The disused Hornsby Quarry North of Sydney is currently undergoing redevelopment to create an exciting new recreational area. The area is set to become a parkland for the local community to enjoy well into the future, featuring picnic and water play areas, mountain bike tracks and an event stage.
To build this parkland, the Council had to manage the unique challenges of building on top of a sizable quarry void. For the past two years, fill material from the NorthConnex tunnel project has been placed into the quarry to raise the ground level and stabilise the steep slopes.
The fill works are now complete, with over one million cubic metres of material used to create the foundations of the parkland across the quarry and the adjoining lands in Old Mans Valley and Hornsby Park.
Of course, filling the quarry was just one part of this extensive project to create a new landform. The area is being further developed to create flexible recreation spaces, and extensive rehabilitation of the bushland areas is being undertaken at the location to the north of the site. This includes retention and restoration of degraded areas on surrounding upslopes, with southern part of the site to be addressed in 2023.
Despite the new landform created by the trucked-in fill, the site still retains its previous ‘bowl’ shape with significant mounds on either side of the old quarry. The northern mound will ultimately form part of the bushland precinct after significant earthworks are undertaken to make the mound safe.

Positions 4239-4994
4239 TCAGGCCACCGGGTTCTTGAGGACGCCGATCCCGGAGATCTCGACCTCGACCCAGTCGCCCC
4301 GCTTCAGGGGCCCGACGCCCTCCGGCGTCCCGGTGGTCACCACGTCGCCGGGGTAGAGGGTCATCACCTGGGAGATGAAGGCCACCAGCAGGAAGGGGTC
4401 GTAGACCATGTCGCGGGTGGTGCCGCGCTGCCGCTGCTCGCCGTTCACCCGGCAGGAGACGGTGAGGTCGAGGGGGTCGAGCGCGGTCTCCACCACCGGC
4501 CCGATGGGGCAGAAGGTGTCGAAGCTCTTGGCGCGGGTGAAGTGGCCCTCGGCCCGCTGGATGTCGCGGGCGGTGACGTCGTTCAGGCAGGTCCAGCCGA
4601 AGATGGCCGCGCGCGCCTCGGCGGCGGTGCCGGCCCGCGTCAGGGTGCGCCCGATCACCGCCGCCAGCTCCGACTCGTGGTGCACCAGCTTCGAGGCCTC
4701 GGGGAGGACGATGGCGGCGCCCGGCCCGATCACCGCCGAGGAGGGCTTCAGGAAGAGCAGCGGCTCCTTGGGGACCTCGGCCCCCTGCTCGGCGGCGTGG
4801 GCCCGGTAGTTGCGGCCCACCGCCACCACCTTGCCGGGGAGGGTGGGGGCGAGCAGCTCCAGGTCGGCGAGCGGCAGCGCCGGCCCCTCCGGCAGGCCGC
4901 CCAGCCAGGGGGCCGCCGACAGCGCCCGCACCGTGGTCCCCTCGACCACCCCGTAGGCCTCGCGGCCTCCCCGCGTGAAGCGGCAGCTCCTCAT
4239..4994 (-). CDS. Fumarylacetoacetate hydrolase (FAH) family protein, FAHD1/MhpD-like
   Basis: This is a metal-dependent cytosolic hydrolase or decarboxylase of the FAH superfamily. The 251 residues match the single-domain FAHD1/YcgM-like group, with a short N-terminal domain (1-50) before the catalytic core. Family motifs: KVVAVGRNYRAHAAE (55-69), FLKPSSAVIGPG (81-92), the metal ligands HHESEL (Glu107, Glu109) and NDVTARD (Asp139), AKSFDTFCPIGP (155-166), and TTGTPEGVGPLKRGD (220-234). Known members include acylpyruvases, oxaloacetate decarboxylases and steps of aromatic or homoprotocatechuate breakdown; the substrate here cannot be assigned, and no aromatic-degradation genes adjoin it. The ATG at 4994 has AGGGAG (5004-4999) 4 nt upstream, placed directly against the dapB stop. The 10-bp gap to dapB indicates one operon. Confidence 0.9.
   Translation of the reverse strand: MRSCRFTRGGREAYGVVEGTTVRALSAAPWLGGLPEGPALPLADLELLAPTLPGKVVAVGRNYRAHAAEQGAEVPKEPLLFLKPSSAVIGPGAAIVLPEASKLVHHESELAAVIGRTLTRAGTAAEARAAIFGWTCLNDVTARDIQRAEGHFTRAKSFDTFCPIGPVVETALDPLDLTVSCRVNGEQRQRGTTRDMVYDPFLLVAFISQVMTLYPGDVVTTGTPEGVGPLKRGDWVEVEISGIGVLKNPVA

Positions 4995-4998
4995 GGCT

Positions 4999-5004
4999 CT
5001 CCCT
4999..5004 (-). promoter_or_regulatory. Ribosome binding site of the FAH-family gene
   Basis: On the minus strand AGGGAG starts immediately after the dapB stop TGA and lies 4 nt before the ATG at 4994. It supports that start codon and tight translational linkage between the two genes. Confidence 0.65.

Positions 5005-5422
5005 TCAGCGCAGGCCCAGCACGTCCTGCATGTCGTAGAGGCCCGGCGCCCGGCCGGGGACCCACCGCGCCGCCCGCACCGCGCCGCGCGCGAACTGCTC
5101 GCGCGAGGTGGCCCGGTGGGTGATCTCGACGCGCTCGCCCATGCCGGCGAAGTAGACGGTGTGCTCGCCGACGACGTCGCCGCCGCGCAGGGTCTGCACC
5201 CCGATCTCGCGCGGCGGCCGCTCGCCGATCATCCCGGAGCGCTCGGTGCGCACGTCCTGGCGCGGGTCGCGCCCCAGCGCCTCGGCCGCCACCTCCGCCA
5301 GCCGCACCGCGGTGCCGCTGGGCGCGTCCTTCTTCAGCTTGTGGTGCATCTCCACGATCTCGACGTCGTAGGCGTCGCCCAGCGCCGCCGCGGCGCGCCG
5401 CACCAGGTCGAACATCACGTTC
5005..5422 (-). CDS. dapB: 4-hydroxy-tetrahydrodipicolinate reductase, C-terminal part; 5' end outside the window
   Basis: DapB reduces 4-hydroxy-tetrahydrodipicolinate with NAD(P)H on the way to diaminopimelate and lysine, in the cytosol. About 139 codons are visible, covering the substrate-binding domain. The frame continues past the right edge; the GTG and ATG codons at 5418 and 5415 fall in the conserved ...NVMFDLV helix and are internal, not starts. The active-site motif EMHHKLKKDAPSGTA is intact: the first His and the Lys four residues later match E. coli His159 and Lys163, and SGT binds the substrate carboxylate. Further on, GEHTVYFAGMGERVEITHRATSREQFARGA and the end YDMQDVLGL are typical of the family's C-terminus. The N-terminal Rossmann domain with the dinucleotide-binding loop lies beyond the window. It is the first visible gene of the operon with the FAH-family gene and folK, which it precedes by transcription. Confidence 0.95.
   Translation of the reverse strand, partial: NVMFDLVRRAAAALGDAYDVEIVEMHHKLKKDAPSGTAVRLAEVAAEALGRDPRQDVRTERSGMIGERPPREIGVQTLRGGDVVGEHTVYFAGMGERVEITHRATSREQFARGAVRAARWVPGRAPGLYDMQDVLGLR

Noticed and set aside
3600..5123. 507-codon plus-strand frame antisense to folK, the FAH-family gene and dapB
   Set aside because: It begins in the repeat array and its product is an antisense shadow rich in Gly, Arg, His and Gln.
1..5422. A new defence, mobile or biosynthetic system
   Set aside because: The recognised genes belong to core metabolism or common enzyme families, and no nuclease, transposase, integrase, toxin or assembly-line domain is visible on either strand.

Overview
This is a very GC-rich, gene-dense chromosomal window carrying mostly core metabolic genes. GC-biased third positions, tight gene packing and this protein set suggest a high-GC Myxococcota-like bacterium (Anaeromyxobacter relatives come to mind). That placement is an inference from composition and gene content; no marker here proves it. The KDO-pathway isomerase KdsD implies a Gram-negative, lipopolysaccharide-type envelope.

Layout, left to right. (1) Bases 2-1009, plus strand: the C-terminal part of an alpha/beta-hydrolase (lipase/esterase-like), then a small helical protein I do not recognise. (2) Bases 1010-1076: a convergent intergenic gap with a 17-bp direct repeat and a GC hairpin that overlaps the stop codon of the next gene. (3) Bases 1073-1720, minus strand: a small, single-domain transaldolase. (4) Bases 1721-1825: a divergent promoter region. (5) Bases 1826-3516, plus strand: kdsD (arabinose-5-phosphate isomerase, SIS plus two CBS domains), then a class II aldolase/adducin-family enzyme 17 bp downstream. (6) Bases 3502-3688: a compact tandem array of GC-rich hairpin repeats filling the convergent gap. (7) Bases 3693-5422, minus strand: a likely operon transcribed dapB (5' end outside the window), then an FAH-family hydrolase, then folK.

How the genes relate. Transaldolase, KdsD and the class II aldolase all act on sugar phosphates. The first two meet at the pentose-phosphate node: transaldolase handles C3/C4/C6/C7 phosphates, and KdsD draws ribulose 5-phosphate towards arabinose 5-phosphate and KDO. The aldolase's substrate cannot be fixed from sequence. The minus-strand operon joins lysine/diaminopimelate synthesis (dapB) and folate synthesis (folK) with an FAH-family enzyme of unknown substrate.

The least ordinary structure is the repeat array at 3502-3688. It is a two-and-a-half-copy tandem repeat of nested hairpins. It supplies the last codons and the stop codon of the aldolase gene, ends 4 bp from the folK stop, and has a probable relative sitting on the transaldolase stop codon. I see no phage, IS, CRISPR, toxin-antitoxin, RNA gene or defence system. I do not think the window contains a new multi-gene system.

Made entirely of quarry spoil, the mound is extremely unstable and without any topsoil. This is clearly evident from the lack of bush regrowth – three decades after the quarry stopped using the mound for dumping.
As the rehabilitation and revegetation of Northern area progresses, landscaping contractors for Hornsby Council needed to secure the slopes and protect them against erosion. The precinct’s master plan called for an environmentally friendly solution that would encourage the growth of vegetation and welcome the return of native fauna.
Working with the team at Polyfabrics, the contractor used approximately 5000 square metres of TECmat Coir Mesh 700gsm, along with 200 metres of our ø200mm Ecolog Coir Logs.
Combined with the use of existing site logs for additional fauna habitat, the northern mound has been treated with these biodegradable solutions, creating an ideal environment for the re-establishment of natural bushland.
In order to manage drainage, trenches filled with aggregate and lined with the TecMat Coir mesh 7 to help reduce surface water flow runoff and act as an anchor trench to secure the material. Coir logs were also incorporated on steep embankments to reduce surface water and sediment runoffs.
TECmat Coir 7 woven fibre matting which is fully biodegradable was used on the embankment which will break down adding organic matter to the soil after the vegetation has established. Until the vegetation has established, the Coir7 material has the mechanical strength necessary to hold soil in place and prevent erosion. TECMat Coir 7 also slows down the runoff from heavy rains and dissipates the energy of flowing water and wind.
TEC Mat Coir 7 also promotes the growth of new vegetation by absorbing water and preventing topsoil from drying out. With double the life of jute and higher tensile strength than other organic geotextiles, it remains in the environment for around 3-5 years. This allows ample time for seed germination, and for natural vegetation to establish and stabilise the area.
The addition of coir logs with the natural logs will further assist with preventing erosion and help with the establishment of flora and fauna habitats.
For environmentally friendly erosion control solutions for your next project, get in touch with the expert team at Polyfabrics.